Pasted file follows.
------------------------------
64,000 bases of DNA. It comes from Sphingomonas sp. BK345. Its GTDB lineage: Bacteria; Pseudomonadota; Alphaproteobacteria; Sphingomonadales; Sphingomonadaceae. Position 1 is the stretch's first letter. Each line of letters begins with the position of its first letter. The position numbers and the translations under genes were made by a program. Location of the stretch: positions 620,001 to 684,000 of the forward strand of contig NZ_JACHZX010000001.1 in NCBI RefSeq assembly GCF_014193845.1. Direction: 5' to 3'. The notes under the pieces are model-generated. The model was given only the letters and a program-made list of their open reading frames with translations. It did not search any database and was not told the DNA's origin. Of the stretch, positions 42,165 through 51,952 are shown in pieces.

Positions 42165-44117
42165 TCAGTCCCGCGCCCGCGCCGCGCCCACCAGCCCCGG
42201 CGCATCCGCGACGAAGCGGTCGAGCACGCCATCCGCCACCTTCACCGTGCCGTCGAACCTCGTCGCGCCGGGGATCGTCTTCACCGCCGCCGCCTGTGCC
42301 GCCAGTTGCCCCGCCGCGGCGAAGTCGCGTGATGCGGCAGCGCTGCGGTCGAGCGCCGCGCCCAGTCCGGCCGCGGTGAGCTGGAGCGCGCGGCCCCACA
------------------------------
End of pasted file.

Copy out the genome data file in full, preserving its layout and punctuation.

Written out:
64,000 bases of DNA. It comes from Sphingomonas sp. BK345. Its GTDB lineage: Bacteria; Pseudomonadota; Alphaproteobacteria; Sphingomonadales; Sphingomonadaceae. Position 1 is the stretch's first letter. Each line of letters begins with the position of its first letter. The position numbers and the translations under genes were made by a program. Location of the stretch: positions 620,001 to 684,000 of the forward strand of contig NZ_JACHZX010000001.1 in NCBI RefSeq assembly GCF_014193845.1. Direction: 5' to 3'. The notes under the pieces are model-generated. The model was given only the letters and a program-made list of their open reading frames with translations. It did not search any database and was not told the DNA's origin. Of the stretch, positions 42,165 through 51,952 are shown in pieces.

Positions 42165-44117
42165 TCAGTCCCGCGCCCGCGCCGCGCCCACCAGCCCCGG
42201 CGCATCCGCGACGAAGCGGTCGAGCACGCCATCCGCCACCTTCACCGTGCCGTCGAACCTCGTCGCGCCGGGGATCGTCTTCACCGCCGCCGCCTGTGCC
42301 GCCAGTTGCCCCGCCGCGGCGAAGTCGCGTGATGCGGCAGCGCTGCGGTCGAGCGCCGCGCCCAGTCCGGCCGCGGTGAGCTGGAGCGCGCGGCCCCACA